Now we have arrived at a point in which it is no longer right or possible to accept further compromise. The moment is mature for a new chapter to begin. The Pope’s Letter to the Catholics of China (2007) must mark this new beginning. In fact the pope spoke very clearly about the principals that must guide this new phase in the life of the Church in China. Unfortunately over the past two years this move towards greater transparency has not taken place. In fact it seems to me that we are worryingly sliding down the slope of compromise. The most disturbing episode, which goes against everything indicated by the pope, is the celebration of the 50th anniversary of the first illegitimate consecrations in 1958. This really worries me: it appears almost impossible to stop the shape events are taking. I truly am frightened by the prospect of the possible Assembly of the Catholic in China. Should that meeting, as I fear it will, succeed in securing the participation of many bishops and priests, it would mean the end. I repeat: it would mean the complete waste of all the efforts made in the previous years and it would be an insult to the Holy Father. Yes, it would be a slap in the face, because it would mean completely ignoring his Letter.
Who is responsible for the failed implementation of the directives contained in the Holy Father’s Letter?
Certainly in China they tried to do everything to block the pope’s Letter. But I also believe that the Holy See should have given greater support to the Letter. The Holy See should have carried on implementing the pope’s directive for transparency for a greater length of time.
Last January you wrote an editorial for the Catholic press in Hong Kong in which you asked China’s official bishops to have the same virtues of Saint Stephan, the first martyr, and not to submit to the will of the State when it is contrary to the faith. You have asked them to “stand their ground” and resist pressure from the Patriotic Association, to remain faithful to the pope .
The point that I am making, as laid out in the article that I wrote in January, may seem somewhat cruel, because to some it may seem that I am calling for martyrdom. Martyrdom is not something we can choose. If a situation calls for martyrdom, there will be the Grace of the Lord that will give us strength. Martyrdom is not the fruit of our own initiative, but if the circumstance so requires, then we must be ready for martyrdom, there is no choice. If the circumstance requires martyrdom, but the person subtracts himself from it, then it means that he is reneging on the witness of the faith that is his duty to offer.
The phrase “stand your ground” may seem brutal, but we must be clear, we must be firm. The other option is surrender. We do not have the right to surrender. We must stand firm in the faith.
On many occasions the pope has said that we must stand firm in the principals of the faith, even if at first we appear to fail. Unfortunately some believe that we can renounce a part of our faith in order to be able to evangelise. But this is absurd, that is why I ask: but what Gospel are you talking about? A reduced Gospel? Of a discounted Gospel?
What are your thoughts on dialogue between the Holy See and China and the possibility of future diplomatic relations?
At times too much importance is given to diplomatic relations; they alone do not rectify everything. In fact sometimes they can deceive by giving the false impression that religious freedom exists. The most important thing is religious freedom, which certainly can be facilitated by diplomatic relations. But it is not necessarily true that when there is one there is the other. Therefore you cannot have relations as your sole aim without ensuring real freedom. Currently the establishment of diplomatic ties appears improbable given that relations between Beijing and Taipei are greatly improved. So to save face in front of Ma Yingjiou (the president of Taiwan) Beijing is in no rush for relations with the Vatican, which would mean a breaking off in relations between the Vatican and Taiwan. It seems there is tacit consent on both sides, that Beijing will allow Taiwan to maintain its relations with a series of small States, where as up until recently it pursued a campaign of taking these states from under Taiwan’s nose by offering economic concessions. Currently there is an armistice on this point.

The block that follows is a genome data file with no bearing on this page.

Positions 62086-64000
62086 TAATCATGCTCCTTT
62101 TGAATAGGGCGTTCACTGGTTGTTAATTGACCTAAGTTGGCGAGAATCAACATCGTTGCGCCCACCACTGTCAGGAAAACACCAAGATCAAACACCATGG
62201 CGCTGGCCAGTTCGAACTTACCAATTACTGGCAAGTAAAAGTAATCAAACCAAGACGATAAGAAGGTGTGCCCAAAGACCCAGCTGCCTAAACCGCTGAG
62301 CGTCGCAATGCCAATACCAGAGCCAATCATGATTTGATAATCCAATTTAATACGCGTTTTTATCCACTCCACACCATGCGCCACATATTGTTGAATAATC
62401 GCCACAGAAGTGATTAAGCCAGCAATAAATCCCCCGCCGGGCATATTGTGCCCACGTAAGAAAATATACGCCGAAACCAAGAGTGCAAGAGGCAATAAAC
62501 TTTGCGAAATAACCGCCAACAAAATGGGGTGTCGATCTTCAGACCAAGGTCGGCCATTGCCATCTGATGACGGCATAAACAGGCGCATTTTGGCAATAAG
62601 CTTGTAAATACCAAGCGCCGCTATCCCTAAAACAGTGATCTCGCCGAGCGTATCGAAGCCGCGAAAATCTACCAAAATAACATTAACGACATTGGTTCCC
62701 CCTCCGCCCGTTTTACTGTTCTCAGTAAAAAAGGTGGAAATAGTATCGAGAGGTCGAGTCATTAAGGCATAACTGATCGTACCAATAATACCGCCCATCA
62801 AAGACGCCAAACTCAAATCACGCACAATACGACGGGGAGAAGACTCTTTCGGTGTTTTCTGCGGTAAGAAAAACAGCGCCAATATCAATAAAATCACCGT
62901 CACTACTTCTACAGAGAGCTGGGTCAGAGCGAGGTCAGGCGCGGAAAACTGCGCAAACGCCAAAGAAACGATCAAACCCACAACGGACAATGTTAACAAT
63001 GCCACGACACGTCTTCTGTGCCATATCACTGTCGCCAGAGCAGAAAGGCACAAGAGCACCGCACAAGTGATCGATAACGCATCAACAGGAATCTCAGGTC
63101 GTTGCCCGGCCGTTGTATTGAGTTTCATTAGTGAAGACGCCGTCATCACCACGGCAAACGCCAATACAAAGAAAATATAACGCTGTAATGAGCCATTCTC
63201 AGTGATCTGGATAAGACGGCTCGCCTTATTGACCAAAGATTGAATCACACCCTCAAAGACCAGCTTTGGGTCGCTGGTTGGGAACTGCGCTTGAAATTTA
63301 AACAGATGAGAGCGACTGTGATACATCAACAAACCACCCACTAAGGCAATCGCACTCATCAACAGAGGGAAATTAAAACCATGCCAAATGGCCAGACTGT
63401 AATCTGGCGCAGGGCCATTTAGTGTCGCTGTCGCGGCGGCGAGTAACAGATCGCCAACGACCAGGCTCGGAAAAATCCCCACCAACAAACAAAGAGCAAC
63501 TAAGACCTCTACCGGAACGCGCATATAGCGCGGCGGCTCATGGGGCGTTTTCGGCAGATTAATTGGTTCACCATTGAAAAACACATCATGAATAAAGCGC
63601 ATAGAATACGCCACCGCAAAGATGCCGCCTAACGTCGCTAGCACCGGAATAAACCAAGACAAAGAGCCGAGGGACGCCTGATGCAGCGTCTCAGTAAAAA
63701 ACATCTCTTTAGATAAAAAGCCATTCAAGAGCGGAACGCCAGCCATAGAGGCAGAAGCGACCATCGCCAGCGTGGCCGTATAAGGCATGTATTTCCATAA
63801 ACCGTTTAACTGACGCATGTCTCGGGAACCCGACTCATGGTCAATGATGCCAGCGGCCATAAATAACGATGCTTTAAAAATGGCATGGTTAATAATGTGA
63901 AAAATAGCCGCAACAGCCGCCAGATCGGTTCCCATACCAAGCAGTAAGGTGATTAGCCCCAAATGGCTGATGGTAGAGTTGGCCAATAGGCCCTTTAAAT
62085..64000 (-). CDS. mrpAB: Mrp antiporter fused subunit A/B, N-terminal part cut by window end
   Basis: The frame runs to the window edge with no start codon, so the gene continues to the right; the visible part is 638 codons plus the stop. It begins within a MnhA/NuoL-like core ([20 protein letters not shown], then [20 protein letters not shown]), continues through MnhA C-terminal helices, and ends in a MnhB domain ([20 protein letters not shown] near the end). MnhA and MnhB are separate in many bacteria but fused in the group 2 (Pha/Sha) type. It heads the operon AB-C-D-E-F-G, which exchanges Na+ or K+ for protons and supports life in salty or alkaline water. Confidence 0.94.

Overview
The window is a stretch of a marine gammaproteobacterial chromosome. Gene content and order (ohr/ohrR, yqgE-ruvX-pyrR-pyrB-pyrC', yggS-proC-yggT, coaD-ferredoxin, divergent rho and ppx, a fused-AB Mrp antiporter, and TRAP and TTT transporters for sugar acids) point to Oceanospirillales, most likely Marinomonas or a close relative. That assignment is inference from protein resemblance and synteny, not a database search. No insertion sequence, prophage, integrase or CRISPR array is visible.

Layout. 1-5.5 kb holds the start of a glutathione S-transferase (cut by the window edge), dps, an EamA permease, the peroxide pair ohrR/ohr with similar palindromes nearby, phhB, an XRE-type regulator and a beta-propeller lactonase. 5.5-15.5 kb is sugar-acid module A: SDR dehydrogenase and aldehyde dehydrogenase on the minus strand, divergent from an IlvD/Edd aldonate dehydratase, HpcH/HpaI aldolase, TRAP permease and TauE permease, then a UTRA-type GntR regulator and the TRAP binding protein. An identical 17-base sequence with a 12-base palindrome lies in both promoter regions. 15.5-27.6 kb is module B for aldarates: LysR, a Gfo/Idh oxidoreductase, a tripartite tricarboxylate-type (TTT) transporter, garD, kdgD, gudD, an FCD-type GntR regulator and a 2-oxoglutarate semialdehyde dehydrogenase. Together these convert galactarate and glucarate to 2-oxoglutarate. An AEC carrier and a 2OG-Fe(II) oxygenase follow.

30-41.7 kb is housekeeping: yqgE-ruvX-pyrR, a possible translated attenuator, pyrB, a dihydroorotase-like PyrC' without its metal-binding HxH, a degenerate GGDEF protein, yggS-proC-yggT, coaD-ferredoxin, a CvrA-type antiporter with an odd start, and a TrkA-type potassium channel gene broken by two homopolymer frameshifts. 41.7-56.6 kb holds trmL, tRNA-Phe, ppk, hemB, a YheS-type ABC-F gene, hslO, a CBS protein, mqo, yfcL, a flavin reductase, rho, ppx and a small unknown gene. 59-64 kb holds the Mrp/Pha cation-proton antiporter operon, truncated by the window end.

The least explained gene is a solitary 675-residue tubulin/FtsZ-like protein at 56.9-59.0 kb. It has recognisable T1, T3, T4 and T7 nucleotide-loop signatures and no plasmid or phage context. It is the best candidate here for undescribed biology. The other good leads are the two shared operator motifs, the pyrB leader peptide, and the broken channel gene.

Your plans for the future....
I said that I desired to leave the office of the diocese in order to withdraw and concentrate in service to China. This is why the Holy Father made me cardinal. I felt that it was impossible to do both well. I would receive many letters and people, but I could not follow the details of every diocese in China well. I could not keep up. I would read the letters and put them aside, I would receive a guest (from China), say what I though was right, but then it would finish there I was not able to go any further. Now I hope to be able to do more. This is my main aim: become better informed about the Church in China and each diocese in particular, thereby I will be in a better position to give advice. Right now I feel I am informed about the Church in China in a general sense, not about each single diocese. Many problems are on a single diocesan level.
Moreover because my previous work was in seminary formation, I would very willingly continue this work which is not incompatible with my work in China. This is why when Msgr. Tong asked me to help in teaching and seminary life, I was happy to accept. Equally I would have willingly withdrawn altogether, to leave a clear field, perhaps to go to a Salesian college in Africa where they are in need of teachers. But I must remember that I am 77 years old, I do not know how much longer I will be able to carry on. I hope that my health will hold for a few more years still. And then when I am no longer able to serve, I will retire to a Salesian home.
 Ref. dossier AsiaNews.it: Pope's letter to the Church in China.
 Ref CERVELLERA B., “The bishop of Beijing and compromise with the Patriotic Association”, in AsiaNews, February 2009, pp. 27-30. Ref.: AsiaNews.it, 03/01/2009 Cardinal Zen asks Chinese bishops for more courage and 03/02/09 The bishop of Beijing, the Vatican and compromising with the Patriotic Association